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Three Reasons to do In Person Project Discoveries

March 13, 2018

 

Typically at the outset of any project where there is a need to do significant requirements gathering, a series of discovery meetings are held between the client and the project team. Different organizations have different ways of conducting these meetings but the one common thread to almost all failed discovery meetings is that they were done remotely over the phone/video conference. Why is it important to be on site for these meetings? Here’s why.

 

Relationship Establishment

Nothing will set your team up for success better than putting on a good first impression with your client at the discovery meetings. When you are in person it is far easier to start to cement that positive relationship with the client as opposed to over the phone. Typically a set of discovery meetings can stretch over a few days which provides ample opportunity to get some very valuable face-time with the client and let them get to know you as a person as well as a professional. When conducting your meetings over the phone it adds a sense of impersonal tones to the relationship and you (or your team) miss out on that opportunity to really get to know your customer at the individual level. Down the road on your project, you may need to cash in on some of that positive relationship if you have a significant issue that needs some collaboration or cooperation from your client. If you don’t already have that relationship established, it makes it infinitely more difficult to get through those situations unscathed.

 

Side Conversations

I’ve taken part in a lot of discovery sessions – some remote but most in person. I can say that while it’s good to stick to the agenda and timing of the topics, some of the most valuable pieces of information come out of side conversations around certain topics. Perhaps it’s a conversation over lunch that’s brought in or a sidebar during one of the coffee breaks that elicit some truly valuable information that will help your project team understand the true requirements of the client. As a project manager, it’s doubly valuable in that perhaps some additional scope (with a CR for more money) can be discovered. Or perhaps it’s a discussion where some scope can come out of the project based on a new way of looking at things (which is great if you’re running a fixed price project).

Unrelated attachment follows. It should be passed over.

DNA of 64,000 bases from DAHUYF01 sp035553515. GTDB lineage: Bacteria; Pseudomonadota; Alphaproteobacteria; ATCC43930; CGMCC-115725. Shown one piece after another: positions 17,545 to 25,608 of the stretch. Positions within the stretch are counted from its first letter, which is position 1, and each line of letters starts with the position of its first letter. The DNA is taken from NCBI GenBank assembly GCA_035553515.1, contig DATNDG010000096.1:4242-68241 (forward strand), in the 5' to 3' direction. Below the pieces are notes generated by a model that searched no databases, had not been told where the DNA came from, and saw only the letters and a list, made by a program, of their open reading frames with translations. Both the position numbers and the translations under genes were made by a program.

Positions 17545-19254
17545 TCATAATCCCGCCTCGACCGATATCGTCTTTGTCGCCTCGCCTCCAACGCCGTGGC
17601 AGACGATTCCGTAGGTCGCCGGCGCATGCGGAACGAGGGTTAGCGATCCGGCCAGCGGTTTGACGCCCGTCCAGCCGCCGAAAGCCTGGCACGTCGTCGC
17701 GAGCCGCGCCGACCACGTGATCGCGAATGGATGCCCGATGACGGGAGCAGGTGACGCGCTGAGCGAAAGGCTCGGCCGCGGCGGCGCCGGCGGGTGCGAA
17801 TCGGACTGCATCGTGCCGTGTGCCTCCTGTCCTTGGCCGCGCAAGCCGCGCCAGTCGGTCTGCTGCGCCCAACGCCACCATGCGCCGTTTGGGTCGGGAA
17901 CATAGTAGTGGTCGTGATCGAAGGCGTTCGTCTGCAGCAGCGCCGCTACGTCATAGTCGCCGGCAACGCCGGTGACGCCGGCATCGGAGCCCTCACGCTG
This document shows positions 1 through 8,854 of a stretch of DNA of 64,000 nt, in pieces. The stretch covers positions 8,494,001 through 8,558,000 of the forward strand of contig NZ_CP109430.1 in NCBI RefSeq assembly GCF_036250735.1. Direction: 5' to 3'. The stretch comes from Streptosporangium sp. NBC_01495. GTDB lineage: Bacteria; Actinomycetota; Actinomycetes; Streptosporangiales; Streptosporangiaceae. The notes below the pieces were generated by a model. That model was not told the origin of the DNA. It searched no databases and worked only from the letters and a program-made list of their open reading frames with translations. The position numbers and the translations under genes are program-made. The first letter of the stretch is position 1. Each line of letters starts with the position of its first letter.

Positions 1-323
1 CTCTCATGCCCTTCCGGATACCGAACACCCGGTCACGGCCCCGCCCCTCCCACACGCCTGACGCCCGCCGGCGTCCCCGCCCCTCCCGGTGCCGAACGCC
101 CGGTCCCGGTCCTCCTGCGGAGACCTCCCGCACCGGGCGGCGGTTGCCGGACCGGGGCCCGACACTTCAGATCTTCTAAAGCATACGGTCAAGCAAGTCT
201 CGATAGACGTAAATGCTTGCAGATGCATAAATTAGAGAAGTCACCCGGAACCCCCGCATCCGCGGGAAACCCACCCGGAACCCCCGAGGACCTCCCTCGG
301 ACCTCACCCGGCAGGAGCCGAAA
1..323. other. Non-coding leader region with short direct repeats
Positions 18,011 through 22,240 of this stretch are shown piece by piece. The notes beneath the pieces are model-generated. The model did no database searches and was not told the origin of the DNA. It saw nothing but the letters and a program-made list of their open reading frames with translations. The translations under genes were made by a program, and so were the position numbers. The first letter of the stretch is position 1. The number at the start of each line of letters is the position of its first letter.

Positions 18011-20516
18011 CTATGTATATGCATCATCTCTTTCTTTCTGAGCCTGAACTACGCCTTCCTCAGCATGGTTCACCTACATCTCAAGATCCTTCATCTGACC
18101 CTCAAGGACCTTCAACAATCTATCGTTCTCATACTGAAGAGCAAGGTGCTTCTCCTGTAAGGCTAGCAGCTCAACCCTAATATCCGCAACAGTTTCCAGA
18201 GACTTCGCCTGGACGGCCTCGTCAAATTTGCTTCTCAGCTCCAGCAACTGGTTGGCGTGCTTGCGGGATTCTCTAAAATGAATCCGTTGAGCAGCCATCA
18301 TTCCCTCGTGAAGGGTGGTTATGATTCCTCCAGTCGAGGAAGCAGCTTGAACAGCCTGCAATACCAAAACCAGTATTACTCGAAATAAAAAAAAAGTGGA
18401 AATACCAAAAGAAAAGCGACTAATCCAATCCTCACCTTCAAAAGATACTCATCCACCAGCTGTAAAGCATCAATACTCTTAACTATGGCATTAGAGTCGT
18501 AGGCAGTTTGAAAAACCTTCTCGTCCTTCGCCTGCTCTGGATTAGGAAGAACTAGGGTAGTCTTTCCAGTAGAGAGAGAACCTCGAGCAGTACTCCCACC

Visuals & White-boarding

While we can rely on technology to bridge a lot of the communication gaps to attend/facilitate these discovery sessions remotely, nothing will ever take the place of standing up and starting to white-board a problem for everyone to see. Yes, we can use Visio online to map out a flowchart but it is clunky at best vs. a white board. Other visuals such as hard copy documents are difficult to transcribe for a remote audience as well. I’ve even been part of discoveries where they take us consultants down to the “floor” to see the staff in action to help get an understanding of the system we are to put in to support said staff. You can’t get that experience remotely.

 

Discovery sessions are often the first glimpse the client has of your real ability as a project team. The kickoff can be polished by the project manager but there’s nowhere to hide when doing a discovery. Doing them in person may be logistically more difficult, and there’s no arguing for the cost savings for conducting them remotely however the cost of not gaining the three points noted above can often far outweigh any hotel and plane costs. Remote discovery should be done as a last resort – on site discovery sessions work.

 

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